North Texas woman prepares for journey of a lifetime

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by SHANNON POWELL HART

WFAA

Posted on July 17, 2012 at 1:12 PM

Updated Tuesday, Jul 17 at 4:43 PM

Wally Funk has waited 51 years to blast into space. She is now scheduled to head to the stars next year and says she's ready for the journey of a lifetime.

“I’m ready,” said Wally Funk, aviation pioneer. “I’ve done all the testing. More than anyone else that has signed up. “

Funk has probably worked longer and harder than anyone else signed up to travel on the Virgin Galactic.

Wally Funk said before she started school, she knew she was destined for the skies.

“When I was five, I knew I wanted to fly,” she said. “So I got my cape on and I jumped off daddy’s farm.”

She’s been trying to bounce into space ever since. At 16, she was flying, thanks to a program at her alma mater.

“It wasn’t until I got to Stephen’s College in Columbia, Missouri that I was really given the permission to learn to fly and got my private pilot’s license,“ she said.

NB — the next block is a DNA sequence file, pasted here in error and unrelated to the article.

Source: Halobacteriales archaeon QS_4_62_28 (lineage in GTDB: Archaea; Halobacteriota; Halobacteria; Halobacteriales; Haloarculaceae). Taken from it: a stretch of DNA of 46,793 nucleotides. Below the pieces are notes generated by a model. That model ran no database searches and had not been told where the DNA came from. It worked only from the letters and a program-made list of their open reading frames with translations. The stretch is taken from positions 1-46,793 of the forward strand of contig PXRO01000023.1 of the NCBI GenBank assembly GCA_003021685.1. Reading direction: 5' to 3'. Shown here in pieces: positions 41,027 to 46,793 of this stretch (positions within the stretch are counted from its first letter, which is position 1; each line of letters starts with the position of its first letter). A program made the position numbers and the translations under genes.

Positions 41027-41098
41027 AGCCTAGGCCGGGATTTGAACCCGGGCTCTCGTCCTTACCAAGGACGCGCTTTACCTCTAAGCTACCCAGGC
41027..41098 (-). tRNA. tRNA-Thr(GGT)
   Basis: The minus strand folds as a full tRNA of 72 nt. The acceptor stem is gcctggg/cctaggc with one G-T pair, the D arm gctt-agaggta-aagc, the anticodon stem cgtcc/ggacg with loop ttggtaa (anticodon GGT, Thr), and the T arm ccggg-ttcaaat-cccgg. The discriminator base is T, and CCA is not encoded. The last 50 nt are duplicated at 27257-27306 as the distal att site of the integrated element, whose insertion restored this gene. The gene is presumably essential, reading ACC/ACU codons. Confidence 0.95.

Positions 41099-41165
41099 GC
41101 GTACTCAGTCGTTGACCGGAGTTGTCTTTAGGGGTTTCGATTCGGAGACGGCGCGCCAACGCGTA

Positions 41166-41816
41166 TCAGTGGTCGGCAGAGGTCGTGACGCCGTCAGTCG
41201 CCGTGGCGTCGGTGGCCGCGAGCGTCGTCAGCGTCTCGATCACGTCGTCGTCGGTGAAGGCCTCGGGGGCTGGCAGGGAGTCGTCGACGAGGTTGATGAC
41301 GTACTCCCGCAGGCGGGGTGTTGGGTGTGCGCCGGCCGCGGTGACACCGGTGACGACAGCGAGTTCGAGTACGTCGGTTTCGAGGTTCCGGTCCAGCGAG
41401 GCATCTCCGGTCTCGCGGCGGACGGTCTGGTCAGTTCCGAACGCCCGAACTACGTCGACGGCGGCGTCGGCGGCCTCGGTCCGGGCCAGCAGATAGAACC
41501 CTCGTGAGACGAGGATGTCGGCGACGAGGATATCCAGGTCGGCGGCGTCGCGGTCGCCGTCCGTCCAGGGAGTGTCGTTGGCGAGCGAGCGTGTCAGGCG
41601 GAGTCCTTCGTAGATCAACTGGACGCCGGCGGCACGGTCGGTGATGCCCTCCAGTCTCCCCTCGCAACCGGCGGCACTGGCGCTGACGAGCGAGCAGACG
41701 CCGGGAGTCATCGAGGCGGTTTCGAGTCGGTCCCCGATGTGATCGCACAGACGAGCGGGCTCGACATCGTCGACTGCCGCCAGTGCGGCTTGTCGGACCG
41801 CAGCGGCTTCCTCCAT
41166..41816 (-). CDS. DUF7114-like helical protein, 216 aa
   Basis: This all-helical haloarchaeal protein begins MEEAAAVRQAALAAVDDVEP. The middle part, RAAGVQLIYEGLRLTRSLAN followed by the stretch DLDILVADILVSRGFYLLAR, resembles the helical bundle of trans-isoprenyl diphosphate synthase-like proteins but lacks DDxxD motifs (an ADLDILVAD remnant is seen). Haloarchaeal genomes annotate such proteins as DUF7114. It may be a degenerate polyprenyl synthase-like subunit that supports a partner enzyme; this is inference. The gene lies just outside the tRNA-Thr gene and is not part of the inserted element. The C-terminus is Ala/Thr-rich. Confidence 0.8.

She went on to Oklahoma State, won numerous awards in a field that still was not wide open for women. But her energy and zest for aviation led her to rigorous testing.

It was 1961, she got what she thought was a chance to be an astronaut, a chance to go into space, a chance to be a part of the First Lady Astronaut Trainee Program.

“97 test in one week. From water shot in your ear for 30-seconds to see if your eyes and body are going to go nuts.”

Funk and twelve other women became part of Mercury 13, but they never got off the ground. She said it was political and a feminist fight.

She did not understand the word ”no” and pushed politics aside because of her desire to go into space. Wally was on a mission. She completed nearly every test needed to go into space, but lacked one key piece of the qualifying equation.

“I put in applications to NASA four times," Funk said. "I didn’t have that engineering degree. That’s okay. I still took all the test that I needed to be. I ‘m ready for Virgin Galactic.”

She hopes the White Knight Two will help fulfill her ultimate dream.

“When they get to the proper altitude, this will drop off,” said Funk as she demonstrates who the aircraft with operate during the mission. “Light rocket and go up ahead of white knight two. White Knight Two will come back to New Mexico and I will go up into space with my counter parts of five.”

Funk has been through this process before and ended up on failed missions, but when asked if she thought this mission will take place.

“Yes! It’s got to,” said Funk with a big grin.

E-mail spowell@wfaa.com

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